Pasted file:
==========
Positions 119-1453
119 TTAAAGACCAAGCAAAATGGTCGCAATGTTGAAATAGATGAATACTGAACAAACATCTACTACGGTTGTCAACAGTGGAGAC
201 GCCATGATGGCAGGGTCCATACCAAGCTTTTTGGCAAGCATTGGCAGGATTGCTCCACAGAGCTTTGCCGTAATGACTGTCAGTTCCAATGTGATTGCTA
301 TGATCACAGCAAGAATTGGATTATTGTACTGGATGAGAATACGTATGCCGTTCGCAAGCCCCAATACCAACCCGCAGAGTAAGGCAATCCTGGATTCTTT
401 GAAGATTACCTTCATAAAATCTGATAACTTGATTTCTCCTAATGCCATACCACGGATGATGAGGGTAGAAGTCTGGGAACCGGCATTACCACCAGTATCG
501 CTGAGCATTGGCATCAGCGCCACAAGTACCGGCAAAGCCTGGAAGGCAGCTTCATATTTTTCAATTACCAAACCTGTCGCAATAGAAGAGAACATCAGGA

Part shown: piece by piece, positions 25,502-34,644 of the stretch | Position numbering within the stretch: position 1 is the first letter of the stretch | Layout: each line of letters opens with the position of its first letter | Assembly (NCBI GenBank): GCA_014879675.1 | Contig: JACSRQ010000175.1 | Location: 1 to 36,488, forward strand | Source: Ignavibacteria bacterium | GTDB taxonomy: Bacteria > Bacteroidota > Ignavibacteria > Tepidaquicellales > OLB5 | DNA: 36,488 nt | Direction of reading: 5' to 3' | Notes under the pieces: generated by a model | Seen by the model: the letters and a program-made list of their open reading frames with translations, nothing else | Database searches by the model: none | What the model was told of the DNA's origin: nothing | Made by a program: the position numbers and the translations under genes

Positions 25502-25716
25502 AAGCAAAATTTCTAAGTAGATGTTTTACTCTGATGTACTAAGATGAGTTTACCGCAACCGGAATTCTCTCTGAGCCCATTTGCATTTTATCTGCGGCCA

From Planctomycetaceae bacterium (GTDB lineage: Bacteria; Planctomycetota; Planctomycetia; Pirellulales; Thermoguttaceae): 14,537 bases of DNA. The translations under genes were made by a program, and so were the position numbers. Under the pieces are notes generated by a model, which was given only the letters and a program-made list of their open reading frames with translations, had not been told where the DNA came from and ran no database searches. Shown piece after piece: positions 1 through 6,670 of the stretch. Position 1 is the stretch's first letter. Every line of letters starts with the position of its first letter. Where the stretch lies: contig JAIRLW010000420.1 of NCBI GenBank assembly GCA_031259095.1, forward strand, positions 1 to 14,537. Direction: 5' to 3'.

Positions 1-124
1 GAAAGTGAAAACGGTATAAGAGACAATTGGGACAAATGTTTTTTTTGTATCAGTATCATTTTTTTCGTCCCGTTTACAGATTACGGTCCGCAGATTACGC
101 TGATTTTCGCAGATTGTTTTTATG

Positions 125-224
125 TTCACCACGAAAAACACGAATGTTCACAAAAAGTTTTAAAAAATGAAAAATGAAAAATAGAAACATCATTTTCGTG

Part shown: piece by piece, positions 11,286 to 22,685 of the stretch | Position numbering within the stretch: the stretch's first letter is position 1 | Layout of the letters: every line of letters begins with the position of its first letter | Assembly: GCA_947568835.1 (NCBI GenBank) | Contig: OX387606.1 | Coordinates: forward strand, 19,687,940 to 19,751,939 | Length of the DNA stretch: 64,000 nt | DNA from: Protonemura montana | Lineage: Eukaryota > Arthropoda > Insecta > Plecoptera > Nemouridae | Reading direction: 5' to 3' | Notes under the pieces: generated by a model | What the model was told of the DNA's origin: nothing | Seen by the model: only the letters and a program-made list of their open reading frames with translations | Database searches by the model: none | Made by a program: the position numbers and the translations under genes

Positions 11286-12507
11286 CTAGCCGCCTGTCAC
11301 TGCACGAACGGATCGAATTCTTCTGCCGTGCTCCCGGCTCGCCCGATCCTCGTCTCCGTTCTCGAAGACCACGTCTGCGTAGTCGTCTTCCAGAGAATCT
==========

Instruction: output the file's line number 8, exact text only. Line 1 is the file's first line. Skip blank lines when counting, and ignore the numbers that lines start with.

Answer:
Positions 25502-25716